We’ve all heard the story about the old firedog who goes running every time he hears the firehouse bell ring. Paul Rodarmer is kind of like that dog. No matter where the regional customer activities manager for General Motors (GM) finds himself, he feels compelled to get involved in his community. And many times it involves the fire department.
Paul has lived in a number of different cities during his 36 years with General Motors and is currently based out of the south central regional office in Dallas, Texas. He is also the chief of the volunteer fire department in the town of Tioga, Texas. He says, “As chief of a small volunteer department — you’ve heard the term chief cook and bottle washer — that’s kind of what it amounts to sometimes. One of my roles is to deal with city council and the mayor and try to fight the ongoing budget fight. (Also,) as the chief I am what’s called the incident commander. So whenever there is a fire or an accident or whatever we respond to, the incident commander is the overall person in charge and directs the operations. And if we’re short on crew I might find myself inside of a house pulling a fire hose.”
Obviously, if Paul sees a job that needs to be done, he isn’t afraid to take it on. His job at GM involves “helping customers that have issues with their cars that dealers have been unable to resolve or anything that customers need assistance with that dealers can’t help them with.” While that may sound like enough work to keep one man busy, for Paul, it’s just the start of his day. Along with being the fire chief, he’s also the president of the school board and he leads the industrial development corporation in his town. In his “spare time” Paul, his wife and his daughter all participate in Future Farmers of America. They have a farm where they raise animals and some crops.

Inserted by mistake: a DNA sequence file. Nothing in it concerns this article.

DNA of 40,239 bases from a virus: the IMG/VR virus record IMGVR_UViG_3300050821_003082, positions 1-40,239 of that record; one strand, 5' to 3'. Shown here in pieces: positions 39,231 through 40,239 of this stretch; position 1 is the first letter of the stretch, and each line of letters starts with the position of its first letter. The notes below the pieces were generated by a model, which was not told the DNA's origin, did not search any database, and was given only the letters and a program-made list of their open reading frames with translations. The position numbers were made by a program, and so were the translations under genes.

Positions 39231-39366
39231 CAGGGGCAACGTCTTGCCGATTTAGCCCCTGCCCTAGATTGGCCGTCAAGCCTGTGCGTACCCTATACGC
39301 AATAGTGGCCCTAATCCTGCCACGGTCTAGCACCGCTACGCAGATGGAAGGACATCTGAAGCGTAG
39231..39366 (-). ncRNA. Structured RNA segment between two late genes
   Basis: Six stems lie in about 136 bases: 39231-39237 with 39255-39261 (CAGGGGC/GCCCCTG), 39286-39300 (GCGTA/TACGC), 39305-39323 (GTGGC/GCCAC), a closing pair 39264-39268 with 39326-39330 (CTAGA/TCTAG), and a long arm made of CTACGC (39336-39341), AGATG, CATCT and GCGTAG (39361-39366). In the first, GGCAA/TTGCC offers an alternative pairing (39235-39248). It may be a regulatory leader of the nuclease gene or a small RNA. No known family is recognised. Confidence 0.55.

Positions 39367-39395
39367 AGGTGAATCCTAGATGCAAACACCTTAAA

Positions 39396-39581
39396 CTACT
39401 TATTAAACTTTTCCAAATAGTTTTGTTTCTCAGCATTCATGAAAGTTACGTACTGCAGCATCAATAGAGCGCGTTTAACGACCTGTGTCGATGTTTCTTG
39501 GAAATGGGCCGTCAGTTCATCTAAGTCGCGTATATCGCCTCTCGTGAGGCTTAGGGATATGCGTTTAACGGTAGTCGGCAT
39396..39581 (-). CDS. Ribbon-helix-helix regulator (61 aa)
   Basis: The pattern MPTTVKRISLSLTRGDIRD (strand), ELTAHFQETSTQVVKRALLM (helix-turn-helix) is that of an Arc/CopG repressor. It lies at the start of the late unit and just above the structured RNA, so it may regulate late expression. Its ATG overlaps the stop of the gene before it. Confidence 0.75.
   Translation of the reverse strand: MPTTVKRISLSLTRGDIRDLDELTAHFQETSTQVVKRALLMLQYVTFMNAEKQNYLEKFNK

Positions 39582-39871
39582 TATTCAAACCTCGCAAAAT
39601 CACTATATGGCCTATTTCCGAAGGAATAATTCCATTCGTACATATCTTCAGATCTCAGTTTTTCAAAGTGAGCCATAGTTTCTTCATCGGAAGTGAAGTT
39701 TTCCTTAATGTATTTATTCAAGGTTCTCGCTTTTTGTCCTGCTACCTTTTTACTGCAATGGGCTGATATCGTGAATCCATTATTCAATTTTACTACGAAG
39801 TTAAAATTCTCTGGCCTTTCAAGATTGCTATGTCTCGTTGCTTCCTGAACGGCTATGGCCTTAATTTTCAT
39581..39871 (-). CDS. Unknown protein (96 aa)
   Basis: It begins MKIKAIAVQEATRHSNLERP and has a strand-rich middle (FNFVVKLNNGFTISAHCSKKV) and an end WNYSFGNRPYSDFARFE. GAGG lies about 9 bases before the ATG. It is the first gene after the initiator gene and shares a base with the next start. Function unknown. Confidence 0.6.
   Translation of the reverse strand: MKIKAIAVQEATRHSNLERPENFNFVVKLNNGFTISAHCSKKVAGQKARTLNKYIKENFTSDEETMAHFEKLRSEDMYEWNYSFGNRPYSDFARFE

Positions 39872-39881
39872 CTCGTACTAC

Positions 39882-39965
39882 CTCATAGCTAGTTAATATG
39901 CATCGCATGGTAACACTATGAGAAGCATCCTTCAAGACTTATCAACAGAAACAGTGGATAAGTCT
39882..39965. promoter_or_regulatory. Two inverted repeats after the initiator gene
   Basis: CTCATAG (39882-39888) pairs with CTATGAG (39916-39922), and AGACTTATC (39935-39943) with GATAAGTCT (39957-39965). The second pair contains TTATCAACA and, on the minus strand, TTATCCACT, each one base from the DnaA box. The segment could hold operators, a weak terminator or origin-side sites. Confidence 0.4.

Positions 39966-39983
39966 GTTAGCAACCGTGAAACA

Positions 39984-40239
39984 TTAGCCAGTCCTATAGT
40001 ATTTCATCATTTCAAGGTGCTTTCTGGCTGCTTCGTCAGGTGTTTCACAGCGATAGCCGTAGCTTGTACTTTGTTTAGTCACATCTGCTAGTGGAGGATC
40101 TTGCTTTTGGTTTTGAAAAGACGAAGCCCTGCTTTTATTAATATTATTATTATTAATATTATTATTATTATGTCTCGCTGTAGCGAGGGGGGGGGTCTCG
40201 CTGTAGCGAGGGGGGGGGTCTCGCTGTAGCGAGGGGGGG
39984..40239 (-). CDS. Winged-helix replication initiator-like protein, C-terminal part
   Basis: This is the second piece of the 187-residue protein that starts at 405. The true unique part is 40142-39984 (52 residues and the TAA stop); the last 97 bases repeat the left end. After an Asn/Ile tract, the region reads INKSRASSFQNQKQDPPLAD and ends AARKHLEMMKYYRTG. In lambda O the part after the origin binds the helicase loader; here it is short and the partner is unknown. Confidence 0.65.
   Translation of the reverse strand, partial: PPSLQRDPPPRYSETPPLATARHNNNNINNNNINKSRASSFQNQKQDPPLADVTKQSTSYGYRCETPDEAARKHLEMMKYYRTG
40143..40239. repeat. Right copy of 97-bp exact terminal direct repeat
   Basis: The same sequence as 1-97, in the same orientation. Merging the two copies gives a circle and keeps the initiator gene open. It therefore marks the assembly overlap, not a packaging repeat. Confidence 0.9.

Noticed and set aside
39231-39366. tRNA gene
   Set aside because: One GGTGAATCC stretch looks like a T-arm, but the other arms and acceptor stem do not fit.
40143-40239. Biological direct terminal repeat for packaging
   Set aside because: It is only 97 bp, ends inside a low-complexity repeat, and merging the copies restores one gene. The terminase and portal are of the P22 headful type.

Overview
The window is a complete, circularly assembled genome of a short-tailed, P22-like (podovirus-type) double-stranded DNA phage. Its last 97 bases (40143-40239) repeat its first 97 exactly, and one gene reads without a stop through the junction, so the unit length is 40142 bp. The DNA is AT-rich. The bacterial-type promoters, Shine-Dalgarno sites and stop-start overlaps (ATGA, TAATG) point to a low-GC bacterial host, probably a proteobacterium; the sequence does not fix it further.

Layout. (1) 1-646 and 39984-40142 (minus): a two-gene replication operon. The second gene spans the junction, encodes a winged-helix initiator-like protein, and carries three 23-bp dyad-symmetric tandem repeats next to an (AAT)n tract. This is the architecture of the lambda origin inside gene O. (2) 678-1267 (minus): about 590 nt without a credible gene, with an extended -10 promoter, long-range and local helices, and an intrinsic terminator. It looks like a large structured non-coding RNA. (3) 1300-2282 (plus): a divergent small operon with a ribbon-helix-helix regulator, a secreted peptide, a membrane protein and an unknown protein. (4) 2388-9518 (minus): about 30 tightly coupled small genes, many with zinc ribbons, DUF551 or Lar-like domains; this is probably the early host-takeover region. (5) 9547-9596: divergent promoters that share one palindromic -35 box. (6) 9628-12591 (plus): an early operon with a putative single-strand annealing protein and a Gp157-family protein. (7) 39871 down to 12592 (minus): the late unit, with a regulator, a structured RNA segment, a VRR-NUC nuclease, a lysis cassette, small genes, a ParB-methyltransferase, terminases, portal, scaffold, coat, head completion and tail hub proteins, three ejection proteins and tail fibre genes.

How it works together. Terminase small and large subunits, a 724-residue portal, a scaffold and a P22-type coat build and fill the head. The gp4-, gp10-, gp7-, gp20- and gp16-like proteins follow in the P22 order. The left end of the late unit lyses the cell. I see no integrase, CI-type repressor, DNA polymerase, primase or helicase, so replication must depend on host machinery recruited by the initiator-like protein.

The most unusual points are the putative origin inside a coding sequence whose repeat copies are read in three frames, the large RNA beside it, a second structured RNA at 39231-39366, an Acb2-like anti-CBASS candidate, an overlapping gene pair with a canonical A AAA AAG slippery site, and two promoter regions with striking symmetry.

It almost goes without saying, but Paul says it: “Personally I love my community. I think it’s important — regardless of the size of the community — that people get involved and do things.” He hears people say things like, they should fix the roads or improve the schools. His attitude is, “They is really us.”
To keep things going on his farm he has a number of GM trucks and when they need repairs he often does them himself. He isn’t afraid to get his hands dirty and it keeps him closer to the clients he serves in his job. “In my job I try to understand when customers have problems and their cars break down what we can do to help them. If I don’t have an understanding of my own — keeping my own fleet going — then I don’t have as good an appreciation for what customers go through. I’m really a big customer myself so I try to relate that to people when they buy our products.”
Once again, the firedog is ready to spring into action and do what needs to be done.